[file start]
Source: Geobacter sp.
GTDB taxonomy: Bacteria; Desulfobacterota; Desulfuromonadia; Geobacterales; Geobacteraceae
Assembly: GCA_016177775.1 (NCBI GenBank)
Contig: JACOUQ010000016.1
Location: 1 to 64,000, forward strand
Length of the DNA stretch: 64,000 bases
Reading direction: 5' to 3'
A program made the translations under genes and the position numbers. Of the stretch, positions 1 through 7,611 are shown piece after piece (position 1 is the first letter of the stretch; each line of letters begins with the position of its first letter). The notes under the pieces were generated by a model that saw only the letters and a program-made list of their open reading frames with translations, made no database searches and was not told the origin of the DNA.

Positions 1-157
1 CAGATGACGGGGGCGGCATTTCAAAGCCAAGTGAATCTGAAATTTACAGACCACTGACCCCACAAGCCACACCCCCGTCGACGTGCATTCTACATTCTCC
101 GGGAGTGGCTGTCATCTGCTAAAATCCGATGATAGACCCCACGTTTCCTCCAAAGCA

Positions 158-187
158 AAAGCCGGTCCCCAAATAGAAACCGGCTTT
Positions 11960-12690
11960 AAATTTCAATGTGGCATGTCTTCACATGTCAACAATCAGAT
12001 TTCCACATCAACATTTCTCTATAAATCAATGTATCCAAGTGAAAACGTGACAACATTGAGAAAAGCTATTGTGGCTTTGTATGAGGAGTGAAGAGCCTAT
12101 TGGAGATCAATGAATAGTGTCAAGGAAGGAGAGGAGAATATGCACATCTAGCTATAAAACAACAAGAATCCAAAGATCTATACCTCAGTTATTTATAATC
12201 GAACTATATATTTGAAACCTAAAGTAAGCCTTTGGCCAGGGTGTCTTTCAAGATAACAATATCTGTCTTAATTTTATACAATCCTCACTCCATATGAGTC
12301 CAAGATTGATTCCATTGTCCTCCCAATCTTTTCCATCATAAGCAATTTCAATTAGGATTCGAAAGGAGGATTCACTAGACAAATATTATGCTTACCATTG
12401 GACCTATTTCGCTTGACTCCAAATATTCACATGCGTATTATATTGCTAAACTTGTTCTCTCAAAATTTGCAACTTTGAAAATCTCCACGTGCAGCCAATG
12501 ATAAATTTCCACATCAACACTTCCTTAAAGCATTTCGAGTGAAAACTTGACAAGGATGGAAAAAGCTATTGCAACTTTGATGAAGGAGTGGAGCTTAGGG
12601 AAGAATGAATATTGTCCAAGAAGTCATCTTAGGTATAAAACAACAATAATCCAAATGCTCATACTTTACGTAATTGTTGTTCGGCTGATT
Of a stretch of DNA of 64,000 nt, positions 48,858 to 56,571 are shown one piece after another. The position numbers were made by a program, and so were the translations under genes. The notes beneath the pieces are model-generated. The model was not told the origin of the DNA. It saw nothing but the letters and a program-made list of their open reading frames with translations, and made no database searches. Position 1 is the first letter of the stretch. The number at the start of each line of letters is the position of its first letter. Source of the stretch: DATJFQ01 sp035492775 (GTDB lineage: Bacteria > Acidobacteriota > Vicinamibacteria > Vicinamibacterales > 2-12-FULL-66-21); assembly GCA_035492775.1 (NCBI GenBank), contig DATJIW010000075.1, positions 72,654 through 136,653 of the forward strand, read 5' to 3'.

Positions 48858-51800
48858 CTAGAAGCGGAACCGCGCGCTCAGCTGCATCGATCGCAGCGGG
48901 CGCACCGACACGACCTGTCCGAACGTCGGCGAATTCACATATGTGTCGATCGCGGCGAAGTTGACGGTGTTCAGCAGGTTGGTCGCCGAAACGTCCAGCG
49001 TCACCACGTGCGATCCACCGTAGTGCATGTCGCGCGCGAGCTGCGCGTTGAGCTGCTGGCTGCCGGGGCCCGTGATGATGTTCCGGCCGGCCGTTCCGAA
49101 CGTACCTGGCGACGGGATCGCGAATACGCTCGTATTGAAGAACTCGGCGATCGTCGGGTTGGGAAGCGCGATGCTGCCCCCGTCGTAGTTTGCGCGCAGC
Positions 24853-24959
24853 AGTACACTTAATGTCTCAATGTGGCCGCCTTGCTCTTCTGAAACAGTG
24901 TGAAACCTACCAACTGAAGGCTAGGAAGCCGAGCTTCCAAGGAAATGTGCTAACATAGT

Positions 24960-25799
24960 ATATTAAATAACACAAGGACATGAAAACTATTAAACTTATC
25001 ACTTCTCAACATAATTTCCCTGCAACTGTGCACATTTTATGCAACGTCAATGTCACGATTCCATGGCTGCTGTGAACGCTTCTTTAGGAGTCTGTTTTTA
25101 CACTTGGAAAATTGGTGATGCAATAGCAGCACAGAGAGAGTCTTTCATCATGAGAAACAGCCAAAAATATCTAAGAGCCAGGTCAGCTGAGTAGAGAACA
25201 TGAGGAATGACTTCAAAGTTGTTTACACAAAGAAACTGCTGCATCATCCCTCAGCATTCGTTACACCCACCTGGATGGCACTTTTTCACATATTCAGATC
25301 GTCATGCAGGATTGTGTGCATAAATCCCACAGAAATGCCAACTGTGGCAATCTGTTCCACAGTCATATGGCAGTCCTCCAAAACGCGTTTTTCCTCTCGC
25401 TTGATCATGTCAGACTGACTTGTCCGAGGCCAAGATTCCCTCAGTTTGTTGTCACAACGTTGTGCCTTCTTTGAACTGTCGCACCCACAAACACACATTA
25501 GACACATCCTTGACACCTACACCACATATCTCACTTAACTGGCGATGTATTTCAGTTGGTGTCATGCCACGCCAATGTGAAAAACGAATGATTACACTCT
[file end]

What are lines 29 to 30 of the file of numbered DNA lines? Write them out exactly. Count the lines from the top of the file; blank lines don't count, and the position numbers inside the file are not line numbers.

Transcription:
Positions 24853-24959
24853 AGTACACTTAATGTCTCAATGTGGCCGCCTTGCTCTTCTGAAACAGTG